The main symptom of acute bronchitis is a hacking cough, which may bring up clear, yellow-grey or greenish mucus (phlegm). Other symptoms are similar to those of the common cold or sinusitis, and may include:
If you have acute bronchitis, your cough may last for several weeks after other symptoms have gone. You may also find that the continual coughing makes your chest and stomach muscles sore.
Some people may experience shortness of breath or wheezing, due to inflamed airways. However, this is more common with long-term (chronic) bronchitis.
Most cases of acute bronchitis can be easilytreated at home with rest, non-steroidal anti-inflammatory drugs (NSAIDs)' and plenty of fluids.
You only need to see your GP if your symptoms are severe or unusual for example, if:
Your GP may need to rule out other lung infections, such as pneumonia, which has symptoms similar to those of bronchitis. If your GP thinks you may have pneumonia, you'll probably need a chest X-ray, and a sample of mucus may be taken for testing.
If your GP thinks you might have an underlying condition, they may also suggest that you have a lung function test. You'll be asked to take a deep breath and blow into a device called a spirometer, which measures the volume of air in your lungs. Decreased lung capacity can indicate an underlying health problem.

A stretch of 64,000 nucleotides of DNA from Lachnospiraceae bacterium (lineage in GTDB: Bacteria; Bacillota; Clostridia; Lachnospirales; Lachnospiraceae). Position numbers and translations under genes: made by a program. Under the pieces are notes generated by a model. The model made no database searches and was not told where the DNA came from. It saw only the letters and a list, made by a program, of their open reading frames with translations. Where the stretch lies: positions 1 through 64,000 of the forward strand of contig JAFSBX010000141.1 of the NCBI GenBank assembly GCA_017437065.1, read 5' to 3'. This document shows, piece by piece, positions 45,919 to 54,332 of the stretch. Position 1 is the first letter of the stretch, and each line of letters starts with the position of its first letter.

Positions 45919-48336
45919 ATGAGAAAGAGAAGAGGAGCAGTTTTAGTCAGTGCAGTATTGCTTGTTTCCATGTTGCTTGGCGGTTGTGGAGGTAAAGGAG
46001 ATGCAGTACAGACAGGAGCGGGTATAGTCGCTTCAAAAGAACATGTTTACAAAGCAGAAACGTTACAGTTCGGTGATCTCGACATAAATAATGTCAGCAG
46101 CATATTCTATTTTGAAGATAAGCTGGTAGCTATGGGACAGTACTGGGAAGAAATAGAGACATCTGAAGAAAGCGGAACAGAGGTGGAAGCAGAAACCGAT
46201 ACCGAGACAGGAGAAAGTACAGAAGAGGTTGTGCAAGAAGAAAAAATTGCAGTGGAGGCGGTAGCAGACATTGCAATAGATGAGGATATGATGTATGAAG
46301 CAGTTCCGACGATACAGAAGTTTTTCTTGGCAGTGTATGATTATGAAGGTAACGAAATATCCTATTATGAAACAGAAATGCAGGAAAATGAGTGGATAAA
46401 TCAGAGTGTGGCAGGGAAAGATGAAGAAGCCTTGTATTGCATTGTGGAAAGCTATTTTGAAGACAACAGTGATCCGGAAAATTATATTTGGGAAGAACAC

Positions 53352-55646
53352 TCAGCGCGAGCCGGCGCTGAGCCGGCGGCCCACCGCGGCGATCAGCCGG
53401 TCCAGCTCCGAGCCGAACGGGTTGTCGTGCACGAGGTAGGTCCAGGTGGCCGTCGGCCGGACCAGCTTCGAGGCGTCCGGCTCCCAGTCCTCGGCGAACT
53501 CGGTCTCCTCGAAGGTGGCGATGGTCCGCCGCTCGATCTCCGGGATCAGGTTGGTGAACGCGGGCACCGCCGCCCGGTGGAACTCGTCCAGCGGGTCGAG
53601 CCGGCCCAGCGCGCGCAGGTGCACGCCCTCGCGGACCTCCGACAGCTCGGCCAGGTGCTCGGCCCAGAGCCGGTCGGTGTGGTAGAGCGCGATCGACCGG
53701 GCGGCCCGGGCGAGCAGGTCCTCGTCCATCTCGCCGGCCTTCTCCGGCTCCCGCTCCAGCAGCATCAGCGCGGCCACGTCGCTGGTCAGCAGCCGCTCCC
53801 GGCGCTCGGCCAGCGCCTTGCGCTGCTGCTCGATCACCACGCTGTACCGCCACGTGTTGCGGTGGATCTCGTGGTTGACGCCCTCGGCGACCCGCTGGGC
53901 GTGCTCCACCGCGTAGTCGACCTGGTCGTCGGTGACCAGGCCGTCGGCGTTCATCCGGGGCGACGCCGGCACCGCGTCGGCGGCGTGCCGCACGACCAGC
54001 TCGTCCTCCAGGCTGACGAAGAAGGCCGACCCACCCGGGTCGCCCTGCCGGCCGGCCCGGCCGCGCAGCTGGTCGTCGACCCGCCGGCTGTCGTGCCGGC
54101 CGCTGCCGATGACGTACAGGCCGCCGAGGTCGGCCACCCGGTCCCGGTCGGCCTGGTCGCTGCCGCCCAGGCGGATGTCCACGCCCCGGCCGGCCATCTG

The main symptom of acute bronchitis is a hacking cough, which may bring up clear, yellow-grey or greenish mucus (phlegm). Other symptoms are similar to those of the common cold or sinusitis
In most cases, bronchitis is caused by the same viruses that cause the common cold or flu. The virus is contained in the millions of tiny droplets that come out of the nose and mouth when someone coughs or sneezes.
Pneumonia is the most common complication of bronchitis. It occurs when the infection spreads further into the lungs, causing the tiny air sacs inside the lungs to fill up with fluid.
Bronchitis is an infection of the main airways of the lungs (bronchi), causing them to become irritated and inflamed. Most cases of bronchitis develop when an infection irritates and inflames the bronchi, causing them to produce more mucus than usual.